Training Grounds: Inside Roper Mountain Science Center’s Dining Facility

The new dining facility at the Roper Mountain Science Center, part of Greenville County Schools, opened in June, a year later than anticipated because of the pandemic.
The new dining facility at the Roper Mountain Science Center, part of Greenville County Schools, opened in June, a year later than anticipated because of the pandemic.

Surrounded by realistic-looking dinosaur statues and practically under the shadow of an observatory, the new dining facility at Greenville County Schools’ Roper Mountain Science Center serves a dual mission: provide freshly prepared meals to groups on field trips while offering foodservice training to the district’s Special Education Services students.

The kitchen and dining area are part of the more than $15-million, 28,400-sq.-ft. Environmental Science and Sustainability Center, which opened this summer on RMSC’s 62-acre mountaintop campus. Constructed by the school district of Greenville County, with exhibit and technology supported by the Roper Mountain Science Center Association, the building features classrooms and interactive learning experiences. The foodservice training program, developed as a result of a partnership between GCS’ Food and Nutrition Services and Special Education Services departments, marks one highlight.

The dining area at Roper Mountain Science Center, part of Greenville County Schools, offers seating for 160 visitors, although they often will take their bagged lunches and eat them in other areas of the 62-acre mountaintop campus.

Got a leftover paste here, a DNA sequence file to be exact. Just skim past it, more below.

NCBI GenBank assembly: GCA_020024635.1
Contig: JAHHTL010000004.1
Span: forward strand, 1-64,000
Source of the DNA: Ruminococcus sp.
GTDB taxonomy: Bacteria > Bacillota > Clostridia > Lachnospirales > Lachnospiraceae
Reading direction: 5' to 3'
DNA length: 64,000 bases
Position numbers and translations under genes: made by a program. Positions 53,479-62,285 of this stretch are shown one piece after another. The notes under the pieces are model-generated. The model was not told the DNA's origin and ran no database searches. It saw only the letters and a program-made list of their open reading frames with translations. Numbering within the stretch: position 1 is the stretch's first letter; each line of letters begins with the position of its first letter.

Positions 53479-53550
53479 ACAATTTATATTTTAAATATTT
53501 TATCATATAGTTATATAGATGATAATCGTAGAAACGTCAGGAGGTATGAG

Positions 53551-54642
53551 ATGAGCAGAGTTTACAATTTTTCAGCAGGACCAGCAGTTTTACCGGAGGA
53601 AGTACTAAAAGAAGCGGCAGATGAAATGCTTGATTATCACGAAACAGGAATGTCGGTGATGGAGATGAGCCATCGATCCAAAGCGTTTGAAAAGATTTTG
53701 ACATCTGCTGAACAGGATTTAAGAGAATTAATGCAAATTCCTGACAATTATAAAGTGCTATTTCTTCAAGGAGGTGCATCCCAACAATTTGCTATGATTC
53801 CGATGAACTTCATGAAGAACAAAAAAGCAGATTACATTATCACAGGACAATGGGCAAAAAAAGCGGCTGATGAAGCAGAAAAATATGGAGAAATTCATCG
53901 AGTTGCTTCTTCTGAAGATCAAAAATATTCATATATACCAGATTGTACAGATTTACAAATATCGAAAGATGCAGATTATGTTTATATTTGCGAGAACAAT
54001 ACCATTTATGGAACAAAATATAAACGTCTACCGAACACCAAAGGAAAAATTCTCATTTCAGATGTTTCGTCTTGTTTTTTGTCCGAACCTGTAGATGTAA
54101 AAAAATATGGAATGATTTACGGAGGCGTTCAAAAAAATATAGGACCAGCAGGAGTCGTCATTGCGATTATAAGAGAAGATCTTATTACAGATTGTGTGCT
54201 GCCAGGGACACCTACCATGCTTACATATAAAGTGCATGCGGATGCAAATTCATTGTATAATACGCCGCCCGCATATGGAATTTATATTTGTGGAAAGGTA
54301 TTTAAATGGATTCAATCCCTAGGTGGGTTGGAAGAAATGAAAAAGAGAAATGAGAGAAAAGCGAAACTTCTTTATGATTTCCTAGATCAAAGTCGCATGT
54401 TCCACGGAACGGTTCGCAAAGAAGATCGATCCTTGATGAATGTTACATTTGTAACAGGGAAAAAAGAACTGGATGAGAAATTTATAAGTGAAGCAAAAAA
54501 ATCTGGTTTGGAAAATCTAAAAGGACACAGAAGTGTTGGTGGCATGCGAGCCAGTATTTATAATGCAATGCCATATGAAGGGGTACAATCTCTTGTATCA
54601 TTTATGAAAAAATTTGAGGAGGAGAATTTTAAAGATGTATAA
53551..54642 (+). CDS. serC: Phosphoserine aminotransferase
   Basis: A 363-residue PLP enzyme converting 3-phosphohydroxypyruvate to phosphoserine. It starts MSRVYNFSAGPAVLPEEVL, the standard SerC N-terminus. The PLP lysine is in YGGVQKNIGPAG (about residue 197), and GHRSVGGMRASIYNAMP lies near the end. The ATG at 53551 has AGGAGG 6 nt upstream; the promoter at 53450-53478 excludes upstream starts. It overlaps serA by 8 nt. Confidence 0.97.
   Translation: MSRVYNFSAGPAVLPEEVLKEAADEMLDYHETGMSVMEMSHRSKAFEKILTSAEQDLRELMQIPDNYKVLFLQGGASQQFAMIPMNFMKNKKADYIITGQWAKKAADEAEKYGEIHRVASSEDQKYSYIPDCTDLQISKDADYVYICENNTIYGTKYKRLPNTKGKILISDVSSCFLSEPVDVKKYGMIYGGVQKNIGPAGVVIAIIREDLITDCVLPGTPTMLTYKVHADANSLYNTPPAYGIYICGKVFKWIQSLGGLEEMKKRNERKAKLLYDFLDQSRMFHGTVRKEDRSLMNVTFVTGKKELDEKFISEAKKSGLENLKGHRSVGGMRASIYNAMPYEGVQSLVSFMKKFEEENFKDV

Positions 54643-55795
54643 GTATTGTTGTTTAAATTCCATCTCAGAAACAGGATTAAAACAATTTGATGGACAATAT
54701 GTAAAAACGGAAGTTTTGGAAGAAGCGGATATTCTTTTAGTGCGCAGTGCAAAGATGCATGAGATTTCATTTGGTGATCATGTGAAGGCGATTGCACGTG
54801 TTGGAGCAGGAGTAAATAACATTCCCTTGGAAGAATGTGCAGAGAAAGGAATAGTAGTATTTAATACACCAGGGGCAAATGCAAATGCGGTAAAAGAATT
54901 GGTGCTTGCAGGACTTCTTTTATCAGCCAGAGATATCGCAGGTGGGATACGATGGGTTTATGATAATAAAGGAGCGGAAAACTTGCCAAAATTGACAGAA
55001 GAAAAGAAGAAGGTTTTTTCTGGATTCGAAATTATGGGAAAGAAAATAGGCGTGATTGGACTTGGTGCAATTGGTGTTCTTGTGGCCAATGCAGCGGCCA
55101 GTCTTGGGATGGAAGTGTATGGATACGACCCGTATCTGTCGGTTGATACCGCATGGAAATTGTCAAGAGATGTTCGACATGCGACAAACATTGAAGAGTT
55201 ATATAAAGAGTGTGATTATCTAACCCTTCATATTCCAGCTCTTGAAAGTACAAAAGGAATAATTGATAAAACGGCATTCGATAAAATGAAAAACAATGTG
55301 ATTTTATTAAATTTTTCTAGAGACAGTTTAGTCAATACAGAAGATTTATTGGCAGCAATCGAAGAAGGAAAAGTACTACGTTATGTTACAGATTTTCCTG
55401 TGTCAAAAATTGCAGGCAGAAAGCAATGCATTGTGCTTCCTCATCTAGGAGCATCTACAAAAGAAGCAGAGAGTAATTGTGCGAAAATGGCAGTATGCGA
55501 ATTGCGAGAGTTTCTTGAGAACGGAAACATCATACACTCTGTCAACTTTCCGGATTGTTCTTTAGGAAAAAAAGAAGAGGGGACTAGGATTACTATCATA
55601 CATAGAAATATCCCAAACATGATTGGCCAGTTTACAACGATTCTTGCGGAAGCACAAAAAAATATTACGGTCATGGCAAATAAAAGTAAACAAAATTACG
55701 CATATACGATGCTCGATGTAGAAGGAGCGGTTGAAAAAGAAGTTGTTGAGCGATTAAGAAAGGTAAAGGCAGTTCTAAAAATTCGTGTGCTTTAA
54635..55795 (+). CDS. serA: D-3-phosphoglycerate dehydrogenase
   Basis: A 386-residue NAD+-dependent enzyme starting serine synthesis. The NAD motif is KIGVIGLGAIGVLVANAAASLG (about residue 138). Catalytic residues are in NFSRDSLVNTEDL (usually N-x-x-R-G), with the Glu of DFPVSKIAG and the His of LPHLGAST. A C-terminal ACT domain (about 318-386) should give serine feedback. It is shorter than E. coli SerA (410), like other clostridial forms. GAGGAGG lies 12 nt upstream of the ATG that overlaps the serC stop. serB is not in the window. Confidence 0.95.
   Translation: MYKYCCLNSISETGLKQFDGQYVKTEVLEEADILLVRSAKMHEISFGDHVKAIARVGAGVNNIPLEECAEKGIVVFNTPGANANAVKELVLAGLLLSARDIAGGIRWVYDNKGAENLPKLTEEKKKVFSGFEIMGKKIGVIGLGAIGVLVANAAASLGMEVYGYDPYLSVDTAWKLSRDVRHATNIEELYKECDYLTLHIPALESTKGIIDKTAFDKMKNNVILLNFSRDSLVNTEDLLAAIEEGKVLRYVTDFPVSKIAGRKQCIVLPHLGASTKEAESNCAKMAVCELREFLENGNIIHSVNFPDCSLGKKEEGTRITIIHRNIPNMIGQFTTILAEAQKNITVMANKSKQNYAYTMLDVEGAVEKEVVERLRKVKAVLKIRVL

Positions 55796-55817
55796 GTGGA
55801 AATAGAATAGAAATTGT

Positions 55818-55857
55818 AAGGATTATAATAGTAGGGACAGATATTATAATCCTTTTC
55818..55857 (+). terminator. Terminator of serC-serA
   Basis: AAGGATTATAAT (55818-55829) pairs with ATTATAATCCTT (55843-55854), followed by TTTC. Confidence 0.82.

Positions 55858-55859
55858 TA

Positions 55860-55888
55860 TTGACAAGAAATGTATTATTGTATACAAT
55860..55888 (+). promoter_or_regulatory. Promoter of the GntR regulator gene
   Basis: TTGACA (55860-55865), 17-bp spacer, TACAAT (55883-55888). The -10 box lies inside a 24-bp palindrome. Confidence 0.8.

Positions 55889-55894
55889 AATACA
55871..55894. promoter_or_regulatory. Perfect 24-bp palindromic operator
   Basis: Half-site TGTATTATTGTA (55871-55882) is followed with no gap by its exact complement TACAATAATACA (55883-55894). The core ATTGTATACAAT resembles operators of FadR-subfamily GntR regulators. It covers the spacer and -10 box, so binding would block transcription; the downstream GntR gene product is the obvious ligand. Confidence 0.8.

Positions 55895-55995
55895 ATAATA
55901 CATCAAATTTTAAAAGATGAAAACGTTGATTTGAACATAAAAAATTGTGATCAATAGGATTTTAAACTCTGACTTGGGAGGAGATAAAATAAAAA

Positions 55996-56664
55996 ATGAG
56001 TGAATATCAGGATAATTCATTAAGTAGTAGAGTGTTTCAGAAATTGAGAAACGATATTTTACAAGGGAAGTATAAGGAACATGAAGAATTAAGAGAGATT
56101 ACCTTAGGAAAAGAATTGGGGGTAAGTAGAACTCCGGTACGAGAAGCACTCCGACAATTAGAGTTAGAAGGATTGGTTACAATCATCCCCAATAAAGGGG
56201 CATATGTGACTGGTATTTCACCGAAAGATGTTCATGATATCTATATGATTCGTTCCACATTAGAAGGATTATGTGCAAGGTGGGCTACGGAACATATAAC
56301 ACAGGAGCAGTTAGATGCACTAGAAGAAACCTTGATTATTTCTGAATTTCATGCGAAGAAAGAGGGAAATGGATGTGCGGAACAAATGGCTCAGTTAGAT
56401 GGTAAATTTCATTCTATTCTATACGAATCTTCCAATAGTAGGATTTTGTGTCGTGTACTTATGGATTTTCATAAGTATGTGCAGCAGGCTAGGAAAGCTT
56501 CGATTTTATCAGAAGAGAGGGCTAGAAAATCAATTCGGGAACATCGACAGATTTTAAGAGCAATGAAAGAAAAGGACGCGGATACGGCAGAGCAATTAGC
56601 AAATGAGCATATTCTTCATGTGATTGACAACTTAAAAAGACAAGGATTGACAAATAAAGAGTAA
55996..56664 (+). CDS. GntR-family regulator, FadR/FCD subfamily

Basil, arugula and kale are a few products to sprout in the cabinet.

Realistic-looking dinosaurs sit along outside trails

Designing the Kitchen

The design team behind the dining facility included Director of Food and Nutrition Services Joe Urban, who designed the floor plan and provided specifications for all the kitchen equipment, custom-fabricated serving lines and countertops; Jaime Benton, director of facilities and construction for GCS, and the group at architecture firm Craig Gaulden Davis.

The team began work on the project in 2017, but bumped the anticipated opening date back from June 2020 to June 2021 as a result of the pandemic.

The kitchen covers 2,000 sq. ft. and serves a 160-seat dining room. In a perfect world, Urban would have liked more back-of-house space to expand learning opportunities. “Size constraints of the facility itself meant we had to pare the kitchen down to meet the footprint,” Urban says. “It’s a big facility but not quite large enough to have the size kitchen I wanted.”

The smaller-than-ideal kitchen has made pandemic-imposed social distancing more of a challenge as well. Staff members and students rely on designated jobs and work stations to maintain recommended distances.

The kitchen prepares up to 600 meals a day but has the capacity to do more.

With the start of the fall school year, the department expects to serve about 300 meals daily in the dining room and supply another 200 to 300 meals through the RMSC food truck. The location ramped up after its June opening by serving as a site for the district’s free summer meal program.

The kitchen shares the same types and brands of equipment being used district-wide. That way most of our students should be ready to work at any of our schools, or in a commercial kitchen.”
—Joe Urban, Greenville County Schools

RMSC’s daily meal count is a drop in the proverbial bucket compared to district-wide numbers. “In total, we serve 80,000 daily meals across the district,” Urban says. “RMSC accounts for less than 1% of that.” That said, if the kitchen were to operate longer hours, it would easily have the capacity to turn out up to 2,000 meals daily.

The RMSC menu features chicken sandwiches, burgers, entree salads made daily with locally sourced vegetables and fruit cups prepared fresh each morning. Unlike rotating menus of other district schools, the RMSC menu never varies, since “we see different children every day,” Urban says of the field trip destination.